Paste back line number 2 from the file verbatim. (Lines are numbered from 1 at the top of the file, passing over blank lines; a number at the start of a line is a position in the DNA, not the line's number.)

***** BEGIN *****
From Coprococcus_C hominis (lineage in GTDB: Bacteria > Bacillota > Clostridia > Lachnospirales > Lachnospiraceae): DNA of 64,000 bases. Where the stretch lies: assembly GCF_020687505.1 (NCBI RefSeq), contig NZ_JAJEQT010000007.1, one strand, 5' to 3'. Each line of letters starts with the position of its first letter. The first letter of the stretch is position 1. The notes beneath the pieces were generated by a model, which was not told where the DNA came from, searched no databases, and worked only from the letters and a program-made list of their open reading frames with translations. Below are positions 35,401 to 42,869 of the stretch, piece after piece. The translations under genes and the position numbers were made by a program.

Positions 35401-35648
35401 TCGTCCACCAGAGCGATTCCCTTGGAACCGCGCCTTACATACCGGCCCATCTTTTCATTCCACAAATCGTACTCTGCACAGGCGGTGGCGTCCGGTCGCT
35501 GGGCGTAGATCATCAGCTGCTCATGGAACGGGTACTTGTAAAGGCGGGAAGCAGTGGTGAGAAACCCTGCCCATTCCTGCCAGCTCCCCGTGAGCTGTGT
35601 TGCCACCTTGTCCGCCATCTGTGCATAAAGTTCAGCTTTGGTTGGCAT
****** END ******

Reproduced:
Positions 35401-35648